Quantum computing is based around the premise that computers will use individual atoms and molecules in order to process instructions and use memory. Moore's Law states that the number of transistors on a microprocessor doubles every eighteen months, which if we extrapolate forwards, means that somewhere between the year 2020 and 2030, the circuits on a typical microprocessor will be measured on the atomic scale. From here, the next step is to create quantum computers, which have the potential to be significantly quicker at certain types of calculation compared with conventional computers. Given Google's propensity to research and develop emerging technologies, it should be no surprise to discover that Google have a Quantum AI (Artificial Intelligence) team, working towards understanding the physics that will govern quantum annealers. The reason why AI is involved is because artificial intelligence is seen as requiring significant computational power: quantum computing will be able to compute huge numbers of calculations simultaneously, making the technology highly desirable for handling big data as well as artificial intelligence systems.
Google have today released a paper detailing some of their insights into quantum computing and how they have successfully applied proof-of-principle optimization into the D-Wave 2X quantum annealer that Google operates as a joint venture with NASA.Their research showed that to solve a problem containing close to 1,000 binary variables, quantum annealing is materially quicker than conventional computing systems (known as simulated annealing). The technology was found to be more than one hundred million (100,000,000) times faster than simulated annealing running on a single core. The chart at the bottom of this article compares the performance of Simulated Annealing (SA on the chart) with the Quantum Monte Carlo (QMC) and D-Wave 2X technologies. The D-Wave computers are considered to be the closest machines to quantum computers, and as the chart shows the D-Wave technology is much quicker than simulated annealing. Google is confident that this higher performance can be utilized in order to drive research into artificial intelligence systems.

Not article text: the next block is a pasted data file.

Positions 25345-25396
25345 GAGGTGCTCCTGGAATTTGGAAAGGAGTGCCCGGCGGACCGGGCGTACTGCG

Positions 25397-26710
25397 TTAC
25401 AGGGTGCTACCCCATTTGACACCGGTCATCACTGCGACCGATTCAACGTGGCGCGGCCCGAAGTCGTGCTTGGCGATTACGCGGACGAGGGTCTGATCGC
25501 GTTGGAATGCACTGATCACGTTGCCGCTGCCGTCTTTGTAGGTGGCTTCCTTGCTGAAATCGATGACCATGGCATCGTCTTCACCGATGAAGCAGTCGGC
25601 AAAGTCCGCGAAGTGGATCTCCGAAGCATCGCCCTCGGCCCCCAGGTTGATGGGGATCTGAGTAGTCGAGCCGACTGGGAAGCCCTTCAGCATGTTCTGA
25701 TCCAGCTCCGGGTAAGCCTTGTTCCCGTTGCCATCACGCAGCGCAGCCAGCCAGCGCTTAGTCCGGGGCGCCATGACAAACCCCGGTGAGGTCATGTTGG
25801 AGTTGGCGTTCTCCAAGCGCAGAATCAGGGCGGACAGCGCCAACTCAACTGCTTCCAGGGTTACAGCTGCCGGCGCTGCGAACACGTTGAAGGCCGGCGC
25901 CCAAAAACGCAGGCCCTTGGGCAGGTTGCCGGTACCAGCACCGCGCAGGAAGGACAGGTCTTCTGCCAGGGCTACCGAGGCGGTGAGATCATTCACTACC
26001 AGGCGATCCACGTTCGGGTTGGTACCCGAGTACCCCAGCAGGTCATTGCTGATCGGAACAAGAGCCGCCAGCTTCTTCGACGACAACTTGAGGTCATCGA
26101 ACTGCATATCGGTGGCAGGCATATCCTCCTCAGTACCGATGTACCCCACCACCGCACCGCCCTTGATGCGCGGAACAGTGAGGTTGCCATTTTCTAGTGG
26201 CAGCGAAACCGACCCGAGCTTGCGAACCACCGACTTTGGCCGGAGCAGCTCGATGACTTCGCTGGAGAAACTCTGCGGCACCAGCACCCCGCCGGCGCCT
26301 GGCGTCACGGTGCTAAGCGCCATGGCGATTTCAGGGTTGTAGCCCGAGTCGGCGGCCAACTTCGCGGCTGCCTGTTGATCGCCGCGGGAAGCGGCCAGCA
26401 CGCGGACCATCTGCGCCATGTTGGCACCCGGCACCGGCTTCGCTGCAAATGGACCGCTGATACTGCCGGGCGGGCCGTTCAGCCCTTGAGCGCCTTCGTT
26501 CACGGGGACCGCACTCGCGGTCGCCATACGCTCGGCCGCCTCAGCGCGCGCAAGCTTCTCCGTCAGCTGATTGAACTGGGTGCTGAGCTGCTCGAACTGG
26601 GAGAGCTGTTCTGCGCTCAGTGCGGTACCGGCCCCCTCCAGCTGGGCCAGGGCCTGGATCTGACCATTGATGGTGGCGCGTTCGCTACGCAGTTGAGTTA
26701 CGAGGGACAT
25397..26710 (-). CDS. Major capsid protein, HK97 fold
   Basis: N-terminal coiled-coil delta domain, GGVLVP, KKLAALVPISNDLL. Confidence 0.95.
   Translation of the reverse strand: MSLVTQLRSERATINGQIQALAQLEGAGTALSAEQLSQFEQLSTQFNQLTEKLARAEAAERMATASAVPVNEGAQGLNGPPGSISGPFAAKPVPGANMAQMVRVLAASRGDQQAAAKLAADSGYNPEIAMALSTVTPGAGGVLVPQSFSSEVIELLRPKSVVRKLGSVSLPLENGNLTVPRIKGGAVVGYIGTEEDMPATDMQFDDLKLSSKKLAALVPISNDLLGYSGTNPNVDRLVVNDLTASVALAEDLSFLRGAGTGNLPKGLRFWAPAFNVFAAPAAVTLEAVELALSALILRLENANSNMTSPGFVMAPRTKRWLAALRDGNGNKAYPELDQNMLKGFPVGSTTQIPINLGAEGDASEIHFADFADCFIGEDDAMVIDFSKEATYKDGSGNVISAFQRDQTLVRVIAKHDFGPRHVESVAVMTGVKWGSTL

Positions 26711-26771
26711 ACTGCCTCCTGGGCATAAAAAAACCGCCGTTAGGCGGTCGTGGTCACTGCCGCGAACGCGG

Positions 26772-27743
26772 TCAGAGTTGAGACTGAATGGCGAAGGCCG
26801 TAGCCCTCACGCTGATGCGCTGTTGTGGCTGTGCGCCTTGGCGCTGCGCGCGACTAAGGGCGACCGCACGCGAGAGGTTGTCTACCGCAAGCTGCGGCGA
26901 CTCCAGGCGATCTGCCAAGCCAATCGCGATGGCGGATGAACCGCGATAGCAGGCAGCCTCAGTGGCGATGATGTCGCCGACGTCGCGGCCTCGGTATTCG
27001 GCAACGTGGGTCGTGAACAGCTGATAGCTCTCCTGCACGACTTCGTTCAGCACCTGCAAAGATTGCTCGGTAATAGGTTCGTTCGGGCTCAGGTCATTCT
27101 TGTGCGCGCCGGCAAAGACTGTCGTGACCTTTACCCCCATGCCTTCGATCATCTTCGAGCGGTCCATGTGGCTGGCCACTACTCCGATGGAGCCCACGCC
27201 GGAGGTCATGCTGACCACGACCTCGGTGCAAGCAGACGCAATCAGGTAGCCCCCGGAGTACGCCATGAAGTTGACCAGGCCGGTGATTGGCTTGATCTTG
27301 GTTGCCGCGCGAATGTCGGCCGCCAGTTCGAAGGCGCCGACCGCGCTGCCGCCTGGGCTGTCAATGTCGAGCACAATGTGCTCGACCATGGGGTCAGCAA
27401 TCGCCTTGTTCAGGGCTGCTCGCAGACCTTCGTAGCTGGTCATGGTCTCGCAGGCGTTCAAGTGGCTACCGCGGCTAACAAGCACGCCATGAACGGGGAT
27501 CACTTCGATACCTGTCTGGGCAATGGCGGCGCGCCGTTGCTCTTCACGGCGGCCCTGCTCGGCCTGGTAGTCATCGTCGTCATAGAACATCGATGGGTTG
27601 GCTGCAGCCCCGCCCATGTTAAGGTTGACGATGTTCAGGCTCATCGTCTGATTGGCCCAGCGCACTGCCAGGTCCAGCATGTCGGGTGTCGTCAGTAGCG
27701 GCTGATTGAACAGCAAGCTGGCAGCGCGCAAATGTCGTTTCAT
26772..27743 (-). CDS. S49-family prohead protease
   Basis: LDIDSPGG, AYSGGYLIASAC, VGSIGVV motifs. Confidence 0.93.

As to how close we are to seeing a proper quantum computer, Google's blog says this on the matter: "I would say building a quantum computer is really, really hard, so first of all, we're just trying to get it to work and not worry about cost or size or whatever." However, there are very real-world applications for this sort of concurrent high performance computing. Big data can mean many things, such as image recognition, operating any sort of traffic control system as used by air traffic control, railroad operators and city planners). We are still several years from the technology being commercially available and are not going to see an Android device running with the technology just yet.